When he was young, Philonise said George loved sports, would cook him "banana mayonnaise" sandwiches and he was a "big momma's boy."
As prosecutor Steve Schleicher presented childhood photos of George to the court, Philonise got emotional. When he was shown a photo of George and their mother, Philonise shed tears and said "I miss both of them."
The defense team chose not to question Philonise.
UPDATE, 11 a.m. ET: Dr. Jonathan Rich, a cardiologist at Northwestern Medicine, began testifying for the state on how George Floyd died.
“In this case, Mr. George Floyd died from a cardiopulmonary arrest," said Dr. Rich. "It was caused by low oxygen levels and those low oxygen levels were induced by the prone restraint and the positional asphyxiation that he was subjected to.”
Dr. Rich said he reviewed Floyd’s medical records, his autopsy report and videos from the scene before determining the cause of death. He said the medical records didn’t show Floyd had any cardiac issues. They showed Floyd had hypertension (high blood pressure), anxiety and appeared to struggle with substance abuse.
“After reviewing all the facts and evidence in the case, I can state with a high degree of medical certainty that George Floyd did not die from a primary cardiac event and he did not die from a drug overdose,” said Dr. Rich.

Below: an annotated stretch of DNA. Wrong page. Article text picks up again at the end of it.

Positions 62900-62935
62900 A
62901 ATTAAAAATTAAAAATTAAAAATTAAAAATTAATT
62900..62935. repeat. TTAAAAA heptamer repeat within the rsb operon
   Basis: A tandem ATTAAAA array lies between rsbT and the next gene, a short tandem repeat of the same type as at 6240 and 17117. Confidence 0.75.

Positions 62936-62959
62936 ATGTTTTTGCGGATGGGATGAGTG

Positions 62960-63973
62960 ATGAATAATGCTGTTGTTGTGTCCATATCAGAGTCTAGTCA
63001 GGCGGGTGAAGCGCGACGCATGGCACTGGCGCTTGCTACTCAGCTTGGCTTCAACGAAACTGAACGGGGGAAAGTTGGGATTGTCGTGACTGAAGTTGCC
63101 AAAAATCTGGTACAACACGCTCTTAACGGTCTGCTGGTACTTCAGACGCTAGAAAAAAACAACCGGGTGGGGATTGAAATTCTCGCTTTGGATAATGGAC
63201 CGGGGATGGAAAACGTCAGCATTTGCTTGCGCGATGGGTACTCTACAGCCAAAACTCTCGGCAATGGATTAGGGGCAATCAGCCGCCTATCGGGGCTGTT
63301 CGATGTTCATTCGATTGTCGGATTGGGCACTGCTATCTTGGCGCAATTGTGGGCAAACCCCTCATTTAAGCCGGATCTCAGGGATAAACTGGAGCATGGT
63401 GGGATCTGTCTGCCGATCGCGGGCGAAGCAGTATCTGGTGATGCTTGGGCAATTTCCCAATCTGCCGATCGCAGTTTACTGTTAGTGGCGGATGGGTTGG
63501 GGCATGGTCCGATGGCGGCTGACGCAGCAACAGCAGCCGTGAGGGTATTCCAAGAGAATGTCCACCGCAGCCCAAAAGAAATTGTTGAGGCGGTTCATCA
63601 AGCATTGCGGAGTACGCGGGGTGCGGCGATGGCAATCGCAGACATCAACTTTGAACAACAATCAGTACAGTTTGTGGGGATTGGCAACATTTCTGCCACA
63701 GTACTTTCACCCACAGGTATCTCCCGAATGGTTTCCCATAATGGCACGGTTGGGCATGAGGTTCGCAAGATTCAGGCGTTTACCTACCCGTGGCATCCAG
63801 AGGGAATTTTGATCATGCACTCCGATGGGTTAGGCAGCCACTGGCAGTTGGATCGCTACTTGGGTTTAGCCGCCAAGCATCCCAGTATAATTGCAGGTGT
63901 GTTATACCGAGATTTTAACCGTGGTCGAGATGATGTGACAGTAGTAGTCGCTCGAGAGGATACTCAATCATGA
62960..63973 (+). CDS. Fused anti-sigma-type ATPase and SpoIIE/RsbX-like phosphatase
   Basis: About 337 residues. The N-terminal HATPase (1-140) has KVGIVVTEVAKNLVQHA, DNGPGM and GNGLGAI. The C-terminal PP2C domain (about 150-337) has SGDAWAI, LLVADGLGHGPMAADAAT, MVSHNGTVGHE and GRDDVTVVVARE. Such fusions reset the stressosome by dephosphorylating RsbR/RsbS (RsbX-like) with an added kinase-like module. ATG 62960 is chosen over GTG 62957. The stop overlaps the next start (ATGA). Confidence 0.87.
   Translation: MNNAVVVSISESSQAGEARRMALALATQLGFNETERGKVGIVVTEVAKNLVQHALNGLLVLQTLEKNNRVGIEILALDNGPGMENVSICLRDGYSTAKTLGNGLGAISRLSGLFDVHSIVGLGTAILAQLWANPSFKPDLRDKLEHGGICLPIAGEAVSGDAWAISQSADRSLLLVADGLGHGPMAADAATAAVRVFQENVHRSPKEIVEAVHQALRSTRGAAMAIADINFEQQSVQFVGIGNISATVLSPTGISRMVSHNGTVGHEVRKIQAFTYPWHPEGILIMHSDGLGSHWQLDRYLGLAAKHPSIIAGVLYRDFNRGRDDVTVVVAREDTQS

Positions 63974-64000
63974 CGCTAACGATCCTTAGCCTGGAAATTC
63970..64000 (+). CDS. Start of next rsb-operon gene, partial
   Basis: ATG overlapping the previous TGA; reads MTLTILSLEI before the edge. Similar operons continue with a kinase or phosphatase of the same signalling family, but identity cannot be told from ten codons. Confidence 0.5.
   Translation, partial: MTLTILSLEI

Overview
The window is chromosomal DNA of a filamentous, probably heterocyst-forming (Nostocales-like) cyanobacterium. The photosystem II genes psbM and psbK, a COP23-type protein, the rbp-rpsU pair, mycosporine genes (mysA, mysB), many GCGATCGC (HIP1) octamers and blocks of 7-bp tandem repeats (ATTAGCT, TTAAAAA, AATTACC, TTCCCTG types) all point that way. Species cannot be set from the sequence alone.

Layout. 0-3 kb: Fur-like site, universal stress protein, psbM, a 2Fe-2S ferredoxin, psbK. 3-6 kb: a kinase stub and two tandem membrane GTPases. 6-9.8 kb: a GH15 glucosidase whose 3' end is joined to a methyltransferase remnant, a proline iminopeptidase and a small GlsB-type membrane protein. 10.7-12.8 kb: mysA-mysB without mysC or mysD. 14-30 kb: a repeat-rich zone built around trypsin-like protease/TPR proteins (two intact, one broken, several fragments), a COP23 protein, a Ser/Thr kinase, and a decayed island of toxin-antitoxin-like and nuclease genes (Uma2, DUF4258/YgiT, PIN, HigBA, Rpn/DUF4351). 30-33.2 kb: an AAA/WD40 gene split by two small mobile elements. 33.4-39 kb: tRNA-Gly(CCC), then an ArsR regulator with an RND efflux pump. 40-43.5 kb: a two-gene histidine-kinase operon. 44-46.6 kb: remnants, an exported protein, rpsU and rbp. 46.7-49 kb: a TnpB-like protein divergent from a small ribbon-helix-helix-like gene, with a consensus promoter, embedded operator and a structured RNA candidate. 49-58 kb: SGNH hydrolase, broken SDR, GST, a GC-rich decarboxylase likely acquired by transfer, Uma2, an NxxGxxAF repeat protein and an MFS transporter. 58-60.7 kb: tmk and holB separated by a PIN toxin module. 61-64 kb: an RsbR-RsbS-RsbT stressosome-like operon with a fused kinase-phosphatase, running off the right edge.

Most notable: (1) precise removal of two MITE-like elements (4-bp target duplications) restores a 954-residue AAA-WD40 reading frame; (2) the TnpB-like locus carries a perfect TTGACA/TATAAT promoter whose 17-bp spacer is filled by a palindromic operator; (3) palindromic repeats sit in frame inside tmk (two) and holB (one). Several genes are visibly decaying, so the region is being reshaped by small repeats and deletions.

When asked if Floyd had a strong heart, Dr. Rich said “every indicator is that Mr. Floyd had an exceptionally strong heart, because he was able to generate pressures of upwards to 200 milliliters of mercury on some occasions.”
UPDATE, 10:30 a.m. ET: Judge Peter Cahill denied a request from the defense team to sequester the jury. The judge said he won’t sequester the jury until next Monday, when he anticipates closing arguments will begin.
The attorney for Derek Chauvin made the request after the fatal shooting of a Black man in Minneapolis led to unrest in the city over the weekend. The attorney argued that jurors could be influenced by the prospect of what might happen as a result of their verdict in the case of George Floyd’s death.
“There must be a greater threat to our security," said Judge Cahill. "I think the better way is to just continue with the trial as we’ve been going. That as a separate issue, they should treat it as such."
The judge said it would be a different story if there civil unrest following another verdict, where the jury can see what the consequence of a certain verdict might be in a similar case. But that’s not the case.
"The jurors were all aware and were concerned about their safety, because of what happened in May of 2020, the civil unrest that followed there," said Judge Cahill. "Not a big surprise that there is now civil unrest in response to this case, but I don’t think that should heighten the jurors’ concern. I think it’s probably the same as it was before. They all have a concern that they expressed and were very honest about. And so, I’m not going to sequester them. We’ll sequester them on Monday, when we anticipate doing closings.”
Court TV will be the only network with cameras in the courtroom and will provide live, gavel-to-gavel coverage.
The entire trial will be on live TV as well as available online at CourtTV.com, and the Court TV app for Roku, Apple TV, Amazon Fire TV, and Android and Apple devices.